Harvick crushed the rest of the field in Saturday’s Kroger 250, winning in seemingly effortless fashion by .953 seconds over Richard Childress Racing teammate Ty Dillon.
A caution for David Reutimann’s right-front tire on Lap 227 of 250 erased Harvick’s 1.4-second lead at that point, but after a restart on Lap 245, Harvick’s claim to the trademark grandfather clock trophy was a mere formality.
“Not a bad way to make our first truck start for RCR,” Harvick radioed after he crossed the finish line. Harvick led 248 laps, a series record.
James Buescher finished third, followed by Justin Lofton and Timothy Peters. Nelson Piquet Jr., Ross Chastain, Jason Leffler, John King and Jason White completed the top 10.
From 2008 through 2011, Harvick started 25 Truck Series races, all in his own equipment, and won 11 times. At the end of the 2011 season, however, the desire to start a family took precedence over NASCAR ownership, and Harvick and wife DeLana sold their Truck and Nationwide Series assets.
Some of Harvick’s truck equipment went to Eddie Sharp, some to Richard Childress.
Behind the wheel, it didn’t matter one bit that Harvick was driving a No. 2 Chevrolet fielded by his Sprint Cup Series owner.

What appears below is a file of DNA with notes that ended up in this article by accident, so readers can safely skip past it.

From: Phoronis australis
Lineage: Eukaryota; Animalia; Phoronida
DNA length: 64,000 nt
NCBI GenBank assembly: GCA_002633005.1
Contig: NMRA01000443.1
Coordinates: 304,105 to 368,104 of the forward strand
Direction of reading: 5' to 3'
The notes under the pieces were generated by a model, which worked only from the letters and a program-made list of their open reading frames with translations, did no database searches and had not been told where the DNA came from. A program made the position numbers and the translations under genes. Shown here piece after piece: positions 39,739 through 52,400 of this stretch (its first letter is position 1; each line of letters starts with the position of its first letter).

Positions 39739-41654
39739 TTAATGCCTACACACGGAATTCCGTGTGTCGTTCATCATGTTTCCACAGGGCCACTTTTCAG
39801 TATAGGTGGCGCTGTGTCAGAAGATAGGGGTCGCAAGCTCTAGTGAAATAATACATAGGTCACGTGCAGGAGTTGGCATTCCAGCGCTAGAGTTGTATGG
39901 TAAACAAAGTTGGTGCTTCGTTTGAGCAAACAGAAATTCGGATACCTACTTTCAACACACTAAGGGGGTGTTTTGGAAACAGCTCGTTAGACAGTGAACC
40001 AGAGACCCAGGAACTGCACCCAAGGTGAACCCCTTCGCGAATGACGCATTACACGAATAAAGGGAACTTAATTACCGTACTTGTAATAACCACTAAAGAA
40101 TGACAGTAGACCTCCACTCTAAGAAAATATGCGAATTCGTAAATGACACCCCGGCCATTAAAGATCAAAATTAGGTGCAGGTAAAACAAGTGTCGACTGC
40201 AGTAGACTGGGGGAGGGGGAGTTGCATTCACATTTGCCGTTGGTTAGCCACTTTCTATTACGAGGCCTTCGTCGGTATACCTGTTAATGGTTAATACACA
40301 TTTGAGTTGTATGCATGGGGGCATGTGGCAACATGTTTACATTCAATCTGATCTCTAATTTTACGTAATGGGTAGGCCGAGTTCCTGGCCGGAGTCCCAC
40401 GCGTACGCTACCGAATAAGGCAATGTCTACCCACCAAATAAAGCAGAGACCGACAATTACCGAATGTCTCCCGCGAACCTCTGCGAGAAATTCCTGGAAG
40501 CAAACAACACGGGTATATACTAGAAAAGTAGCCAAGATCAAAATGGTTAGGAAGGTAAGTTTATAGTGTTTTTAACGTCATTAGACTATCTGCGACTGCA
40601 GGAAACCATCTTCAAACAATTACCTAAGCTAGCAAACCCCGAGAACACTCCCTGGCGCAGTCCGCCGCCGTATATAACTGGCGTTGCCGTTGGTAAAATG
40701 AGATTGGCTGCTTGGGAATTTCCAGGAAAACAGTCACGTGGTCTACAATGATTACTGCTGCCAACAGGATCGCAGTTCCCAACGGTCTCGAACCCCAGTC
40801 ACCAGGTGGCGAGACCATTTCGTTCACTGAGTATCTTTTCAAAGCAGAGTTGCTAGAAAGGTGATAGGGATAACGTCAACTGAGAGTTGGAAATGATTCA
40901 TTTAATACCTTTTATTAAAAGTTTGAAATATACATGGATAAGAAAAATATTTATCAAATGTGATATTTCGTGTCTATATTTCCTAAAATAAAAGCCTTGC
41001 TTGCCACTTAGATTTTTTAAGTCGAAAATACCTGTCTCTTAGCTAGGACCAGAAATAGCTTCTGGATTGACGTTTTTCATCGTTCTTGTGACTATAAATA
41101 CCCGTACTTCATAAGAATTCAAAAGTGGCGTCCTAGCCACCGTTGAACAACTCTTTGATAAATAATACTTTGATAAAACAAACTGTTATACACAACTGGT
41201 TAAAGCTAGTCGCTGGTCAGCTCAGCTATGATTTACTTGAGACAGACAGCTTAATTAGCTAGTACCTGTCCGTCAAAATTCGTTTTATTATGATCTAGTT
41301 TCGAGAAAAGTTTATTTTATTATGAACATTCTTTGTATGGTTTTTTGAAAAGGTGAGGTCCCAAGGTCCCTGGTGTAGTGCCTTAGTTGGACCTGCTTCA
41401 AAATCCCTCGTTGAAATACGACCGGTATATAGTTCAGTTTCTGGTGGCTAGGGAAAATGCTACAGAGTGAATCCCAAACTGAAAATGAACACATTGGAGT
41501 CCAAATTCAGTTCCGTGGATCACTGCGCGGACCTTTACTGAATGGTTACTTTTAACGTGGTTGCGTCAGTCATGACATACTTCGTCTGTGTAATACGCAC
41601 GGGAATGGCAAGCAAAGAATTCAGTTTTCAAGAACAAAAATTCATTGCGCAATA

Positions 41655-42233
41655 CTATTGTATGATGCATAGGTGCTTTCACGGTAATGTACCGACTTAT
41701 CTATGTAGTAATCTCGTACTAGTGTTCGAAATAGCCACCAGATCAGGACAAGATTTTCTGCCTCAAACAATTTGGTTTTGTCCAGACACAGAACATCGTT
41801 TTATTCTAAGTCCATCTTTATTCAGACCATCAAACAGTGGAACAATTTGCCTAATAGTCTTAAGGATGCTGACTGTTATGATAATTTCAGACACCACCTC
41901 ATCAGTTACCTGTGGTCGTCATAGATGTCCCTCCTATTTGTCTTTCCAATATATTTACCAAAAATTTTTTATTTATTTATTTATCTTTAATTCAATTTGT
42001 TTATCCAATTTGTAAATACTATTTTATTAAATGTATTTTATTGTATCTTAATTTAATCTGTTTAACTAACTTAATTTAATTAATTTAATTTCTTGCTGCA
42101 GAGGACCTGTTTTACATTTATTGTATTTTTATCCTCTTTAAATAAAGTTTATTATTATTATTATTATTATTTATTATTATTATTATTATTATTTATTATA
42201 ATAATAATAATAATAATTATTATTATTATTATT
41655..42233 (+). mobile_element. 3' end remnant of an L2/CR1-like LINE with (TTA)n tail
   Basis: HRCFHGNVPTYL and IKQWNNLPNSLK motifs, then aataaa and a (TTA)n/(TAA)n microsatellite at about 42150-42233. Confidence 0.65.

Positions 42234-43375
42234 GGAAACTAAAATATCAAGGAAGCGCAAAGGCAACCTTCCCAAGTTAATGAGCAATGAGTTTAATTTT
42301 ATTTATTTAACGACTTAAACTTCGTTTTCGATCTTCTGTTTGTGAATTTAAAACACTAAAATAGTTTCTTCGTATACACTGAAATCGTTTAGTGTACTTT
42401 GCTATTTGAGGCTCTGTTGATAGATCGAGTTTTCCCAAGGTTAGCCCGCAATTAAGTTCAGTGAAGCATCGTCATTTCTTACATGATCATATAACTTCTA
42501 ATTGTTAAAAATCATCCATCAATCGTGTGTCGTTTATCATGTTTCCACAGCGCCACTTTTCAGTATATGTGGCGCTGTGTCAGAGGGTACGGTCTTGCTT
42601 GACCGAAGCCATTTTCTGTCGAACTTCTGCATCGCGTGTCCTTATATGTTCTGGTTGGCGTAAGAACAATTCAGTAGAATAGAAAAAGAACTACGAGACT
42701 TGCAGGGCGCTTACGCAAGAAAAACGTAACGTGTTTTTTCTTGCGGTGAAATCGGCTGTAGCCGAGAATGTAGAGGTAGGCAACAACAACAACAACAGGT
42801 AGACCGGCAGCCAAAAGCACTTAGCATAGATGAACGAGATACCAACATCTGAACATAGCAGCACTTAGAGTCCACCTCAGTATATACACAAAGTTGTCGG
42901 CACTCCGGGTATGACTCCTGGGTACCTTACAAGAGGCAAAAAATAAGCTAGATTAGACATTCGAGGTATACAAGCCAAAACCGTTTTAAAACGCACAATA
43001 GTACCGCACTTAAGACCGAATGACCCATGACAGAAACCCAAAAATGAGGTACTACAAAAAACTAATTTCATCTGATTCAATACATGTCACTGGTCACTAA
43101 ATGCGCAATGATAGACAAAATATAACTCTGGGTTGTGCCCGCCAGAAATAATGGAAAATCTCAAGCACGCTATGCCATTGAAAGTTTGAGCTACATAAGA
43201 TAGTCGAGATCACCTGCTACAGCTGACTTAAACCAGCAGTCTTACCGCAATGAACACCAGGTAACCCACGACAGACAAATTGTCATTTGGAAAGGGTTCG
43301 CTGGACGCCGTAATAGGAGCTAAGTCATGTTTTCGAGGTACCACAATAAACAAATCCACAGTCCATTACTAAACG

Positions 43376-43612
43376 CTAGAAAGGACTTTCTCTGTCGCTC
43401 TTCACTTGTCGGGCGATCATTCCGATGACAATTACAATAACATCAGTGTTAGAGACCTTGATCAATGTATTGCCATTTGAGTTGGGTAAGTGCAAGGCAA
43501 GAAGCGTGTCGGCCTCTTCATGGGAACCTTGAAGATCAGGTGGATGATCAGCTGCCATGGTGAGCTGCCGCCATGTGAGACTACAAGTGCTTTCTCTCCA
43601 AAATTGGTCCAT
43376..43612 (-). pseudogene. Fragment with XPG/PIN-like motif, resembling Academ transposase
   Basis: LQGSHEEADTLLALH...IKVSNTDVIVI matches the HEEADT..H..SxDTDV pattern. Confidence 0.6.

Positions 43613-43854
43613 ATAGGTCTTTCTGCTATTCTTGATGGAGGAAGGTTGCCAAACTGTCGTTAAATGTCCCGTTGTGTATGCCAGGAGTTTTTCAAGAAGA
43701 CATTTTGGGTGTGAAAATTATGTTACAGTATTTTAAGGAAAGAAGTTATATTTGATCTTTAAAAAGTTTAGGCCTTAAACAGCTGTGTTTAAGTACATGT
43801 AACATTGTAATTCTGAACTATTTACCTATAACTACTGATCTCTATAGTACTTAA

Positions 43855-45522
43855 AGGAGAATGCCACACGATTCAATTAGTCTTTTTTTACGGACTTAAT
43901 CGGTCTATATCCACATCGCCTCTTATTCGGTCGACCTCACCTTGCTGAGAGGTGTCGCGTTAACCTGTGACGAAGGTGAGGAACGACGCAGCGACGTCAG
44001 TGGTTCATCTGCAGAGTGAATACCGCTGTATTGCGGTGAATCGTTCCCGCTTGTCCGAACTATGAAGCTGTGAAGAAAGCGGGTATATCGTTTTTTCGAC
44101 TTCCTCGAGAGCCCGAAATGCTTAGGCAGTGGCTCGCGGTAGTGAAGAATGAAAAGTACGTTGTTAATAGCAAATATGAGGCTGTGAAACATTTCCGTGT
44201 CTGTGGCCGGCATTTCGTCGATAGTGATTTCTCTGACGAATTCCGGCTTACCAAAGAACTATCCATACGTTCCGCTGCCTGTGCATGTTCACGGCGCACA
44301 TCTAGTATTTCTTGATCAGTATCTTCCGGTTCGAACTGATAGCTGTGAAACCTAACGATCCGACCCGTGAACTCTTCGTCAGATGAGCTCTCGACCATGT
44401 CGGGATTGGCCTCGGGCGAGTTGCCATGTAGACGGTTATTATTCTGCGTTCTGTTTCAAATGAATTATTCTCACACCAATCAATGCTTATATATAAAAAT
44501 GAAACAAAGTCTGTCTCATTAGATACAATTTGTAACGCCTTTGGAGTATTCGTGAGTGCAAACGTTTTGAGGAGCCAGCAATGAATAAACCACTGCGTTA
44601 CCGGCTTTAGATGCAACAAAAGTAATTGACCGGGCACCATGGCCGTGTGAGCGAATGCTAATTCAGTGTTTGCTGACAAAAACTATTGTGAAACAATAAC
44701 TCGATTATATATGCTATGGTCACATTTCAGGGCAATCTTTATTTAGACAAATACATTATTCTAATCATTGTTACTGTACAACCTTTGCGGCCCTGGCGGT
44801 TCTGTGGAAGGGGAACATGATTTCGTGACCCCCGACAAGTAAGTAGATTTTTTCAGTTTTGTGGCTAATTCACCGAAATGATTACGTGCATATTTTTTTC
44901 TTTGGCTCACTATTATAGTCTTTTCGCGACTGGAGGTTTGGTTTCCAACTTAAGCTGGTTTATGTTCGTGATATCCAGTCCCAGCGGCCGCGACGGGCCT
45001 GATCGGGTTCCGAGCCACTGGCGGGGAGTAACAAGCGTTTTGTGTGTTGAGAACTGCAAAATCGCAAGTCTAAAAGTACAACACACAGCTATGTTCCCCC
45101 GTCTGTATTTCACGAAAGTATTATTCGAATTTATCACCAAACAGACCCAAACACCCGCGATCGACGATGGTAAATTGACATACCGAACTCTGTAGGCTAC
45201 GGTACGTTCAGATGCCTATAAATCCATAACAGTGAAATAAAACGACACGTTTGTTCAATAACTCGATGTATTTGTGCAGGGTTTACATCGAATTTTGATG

First, Harvick won the pole for his season debut. Then he won the race, notching the 14th NCWTS victory of his career and his third at Martinsville.
Harvick was so dominant that, shortly after a restart on lap 165, he asked his spotter to relay a message to Dillon’s team. Harvick wanted Dillon to know that he was running at about 80 percent of his truck’s potential. “Tell him not to burn his stuff up (trying to catch us),” Harvick said.
“It’s been a long time since we’ve dominated like that and actually won,” Harvick said after the race. “We made a lot of changes over the offseason, moving teams to RCR, and this is what we’d hope for—to make what was a good truck team a better truck team.”
Harvick chose the outside lane on restarts to help ensure that Dillon, a rookie competing for the series championship, finished second.
“I knew we had a little bit better truck than what they had,” Harvick said, “but I didn’t want him to get hung on the outside. They’re racing for a championship, and it’s our job as the No. 2 team to go out there and help them and try to make sure they win the championship and we win races.”
King, who lost a lap early and regained it with a free pass, retained the series lead by one point over Peters and Lofton.
Jeb Burton, son of former Daytona 500 winner Ward Burton, was involved in a multicar wreck on Lap 235 but recovered to finish 13th in his series debut.